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Mazel tov! It’s nozzle talk!

I recently finished writing up a study about the use of different nozzle types and water rates for dollar spot in putting greens. When working on a presentation about this awhile back, I noticed that “nozzle talk” sounded like “Mazel tov!” and so that was a running joke in my house for a few days.

I worked with a colleague in our Biological and Agricultural Engineering Department, Dr. Bob Wolf. Bob has done a lot of work with nozzles and spray technology in field crops such as corn, but he also works with turf. We also had some valuable discussions with Matt Giese from Syngenta as we were selecting nozzles and working out the protocol. We did the studies in 2007 and 2008. Other researchers have examined nozzles and water volume previously, and I won’t get into that for the moment. That might be a good topic for a winter/off-season discussion. John has done a fair amount of work in this area with Mike Fidanza, for example, and others have too. I’ll just describe our KSU study. It is published in the online journal Applied Turfgrass Science.

We did the work on an A4 creeping bentgrass green that was maintained at 0.156 in. We looked at 5 nozzle types, and each nozzle was used with 0.5, 1.0, and 2.0 gal/1000. We used Daconil Ultrex at 1.8 oz/1000. This is the low rate and was used so that there was enough disease pressure to allow us to see some differences. That is, with a high rate we may not have seen enough disease to tease apart differences.

The nozzle types we used were:

*Extended range flat-fan (XR)
*Air Induction
*Turbo Twin Jet
*Turbo Drop Twin Fan

Each nozzle was used in 02, 04, and 08 flow rates to give 0.5, 1.0, or 2.0 gal/1000. The flow rate is usually printed on the nozzle (as shown in the next photo) and represents gal/minute at 40 PSI. 02 = 0.2 gal/minute for example. The Turbo Twin Jet is not available in 08 orifice size, and therefore a Turbo Duo adapted with two Turbo Twin Jet 04 nozzles (TT11004) orifices was substituted. (Basically, we used two Turbo Twin Jet 04’s stuck together).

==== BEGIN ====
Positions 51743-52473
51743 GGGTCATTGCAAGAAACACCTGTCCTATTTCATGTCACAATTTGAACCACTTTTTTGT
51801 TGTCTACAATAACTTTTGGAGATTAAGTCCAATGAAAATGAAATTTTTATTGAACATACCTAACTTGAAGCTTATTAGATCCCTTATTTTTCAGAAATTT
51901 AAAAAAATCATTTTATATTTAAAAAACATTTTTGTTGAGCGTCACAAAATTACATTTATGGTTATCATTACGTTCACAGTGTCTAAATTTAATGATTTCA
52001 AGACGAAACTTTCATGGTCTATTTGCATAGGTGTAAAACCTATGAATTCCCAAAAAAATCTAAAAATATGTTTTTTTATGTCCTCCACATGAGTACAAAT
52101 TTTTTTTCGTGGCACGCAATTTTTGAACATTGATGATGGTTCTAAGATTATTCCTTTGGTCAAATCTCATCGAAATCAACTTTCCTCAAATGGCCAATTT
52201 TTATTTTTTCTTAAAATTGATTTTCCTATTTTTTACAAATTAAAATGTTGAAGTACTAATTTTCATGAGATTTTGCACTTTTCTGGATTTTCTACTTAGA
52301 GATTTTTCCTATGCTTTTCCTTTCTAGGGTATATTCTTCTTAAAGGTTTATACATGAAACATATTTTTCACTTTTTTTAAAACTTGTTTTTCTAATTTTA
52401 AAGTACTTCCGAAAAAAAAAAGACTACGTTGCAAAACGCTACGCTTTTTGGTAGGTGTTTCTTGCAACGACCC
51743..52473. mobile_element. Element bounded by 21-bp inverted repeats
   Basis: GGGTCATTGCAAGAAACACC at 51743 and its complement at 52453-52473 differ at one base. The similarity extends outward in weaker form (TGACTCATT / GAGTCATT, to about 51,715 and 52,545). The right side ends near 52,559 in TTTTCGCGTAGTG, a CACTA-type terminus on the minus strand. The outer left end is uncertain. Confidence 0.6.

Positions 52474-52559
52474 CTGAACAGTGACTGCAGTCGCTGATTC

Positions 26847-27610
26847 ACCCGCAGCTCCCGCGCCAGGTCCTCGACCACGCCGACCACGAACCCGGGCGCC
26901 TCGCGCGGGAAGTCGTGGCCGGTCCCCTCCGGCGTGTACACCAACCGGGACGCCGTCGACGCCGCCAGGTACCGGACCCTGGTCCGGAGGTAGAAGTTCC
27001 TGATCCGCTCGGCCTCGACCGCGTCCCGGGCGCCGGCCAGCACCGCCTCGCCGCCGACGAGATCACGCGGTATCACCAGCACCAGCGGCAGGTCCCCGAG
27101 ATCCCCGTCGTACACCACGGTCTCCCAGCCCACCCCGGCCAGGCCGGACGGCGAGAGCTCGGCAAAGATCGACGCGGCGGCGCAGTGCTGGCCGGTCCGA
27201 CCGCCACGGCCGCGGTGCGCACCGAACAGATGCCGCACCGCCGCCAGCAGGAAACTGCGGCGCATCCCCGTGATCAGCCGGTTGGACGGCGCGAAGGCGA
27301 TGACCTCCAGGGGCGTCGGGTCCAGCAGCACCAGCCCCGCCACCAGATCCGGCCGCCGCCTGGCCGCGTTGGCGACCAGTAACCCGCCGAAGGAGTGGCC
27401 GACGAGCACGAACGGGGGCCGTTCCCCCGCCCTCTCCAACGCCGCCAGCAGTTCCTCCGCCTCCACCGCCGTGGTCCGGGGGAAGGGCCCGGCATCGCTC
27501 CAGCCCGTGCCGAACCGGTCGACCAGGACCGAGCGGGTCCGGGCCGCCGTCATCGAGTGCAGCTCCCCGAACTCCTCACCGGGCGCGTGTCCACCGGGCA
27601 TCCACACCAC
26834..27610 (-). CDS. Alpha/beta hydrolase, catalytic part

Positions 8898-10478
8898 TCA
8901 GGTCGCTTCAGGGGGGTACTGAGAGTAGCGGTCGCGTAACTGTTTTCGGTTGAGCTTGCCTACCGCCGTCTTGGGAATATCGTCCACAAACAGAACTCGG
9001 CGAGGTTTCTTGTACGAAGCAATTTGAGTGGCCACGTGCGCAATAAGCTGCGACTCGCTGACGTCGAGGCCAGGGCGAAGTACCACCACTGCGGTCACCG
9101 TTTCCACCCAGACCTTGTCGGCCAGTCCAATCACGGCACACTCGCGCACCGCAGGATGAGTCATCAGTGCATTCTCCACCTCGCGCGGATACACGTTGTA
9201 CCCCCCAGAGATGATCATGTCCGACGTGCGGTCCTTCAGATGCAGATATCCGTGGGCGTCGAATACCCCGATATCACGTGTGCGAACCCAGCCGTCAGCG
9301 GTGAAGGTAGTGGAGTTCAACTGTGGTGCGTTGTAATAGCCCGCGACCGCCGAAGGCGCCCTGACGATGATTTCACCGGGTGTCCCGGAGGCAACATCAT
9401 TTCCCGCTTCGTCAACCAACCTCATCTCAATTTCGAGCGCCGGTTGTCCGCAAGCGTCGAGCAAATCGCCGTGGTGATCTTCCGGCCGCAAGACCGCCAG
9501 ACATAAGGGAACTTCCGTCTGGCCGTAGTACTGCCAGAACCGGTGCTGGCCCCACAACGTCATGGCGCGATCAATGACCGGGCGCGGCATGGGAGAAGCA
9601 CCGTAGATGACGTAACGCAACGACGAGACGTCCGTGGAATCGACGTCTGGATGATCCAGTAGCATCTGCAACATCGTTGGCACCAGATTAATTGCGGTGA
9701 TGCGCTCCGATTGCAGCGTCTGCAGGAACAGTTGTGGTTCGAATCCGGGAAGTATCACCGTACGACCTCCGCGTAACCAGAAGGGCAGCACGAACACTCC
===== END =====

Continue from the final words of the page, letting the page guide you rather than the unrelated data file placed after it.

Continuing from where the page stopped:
The TurfJet nozzle produces coarse droplet sizes and usually has less complete coverage, and in some previous studies it has provided less disease control than others. The XR is commonly thought to provide very complete coverage and is widely used and thus was selected as the comparison “standard.” The Air Induction nozzle is designed for drift control. In air induction nozzles, air is drawn into the nozzle body and combined with the spray solution to form large, drift-resistant “bubbles” which explode upon contact with the plant. The Turbo Twin Jet (with a pre-orifice design to reduce drift) and TurboDrop Twin Fan (another air induction design) are recently-developed nozzles used more in field crops that have not been tested for disease control in turfgrass systems. They produce a “twin stream” of water as is shown in the photos.

In our studies, the 0.5, 1.0, and 2.0 gal/1000 water rates all performed similarly with few significant differences. That is, for most nozzles on most rating dates, all water rates performed equivalently. In addition, for the most part all the NOZZLES performed similarly except for the TurfJet nozzles which had poorer disease control on some rating dates.

The images below show how we collected some spray coverage data. Bob then scanned the water-sensitive papers and ran them through an analysis program.

One response to “Mazel tov! It’s nozzle talk!”

Lachia said...

great article!! Thanks for writing this up :)

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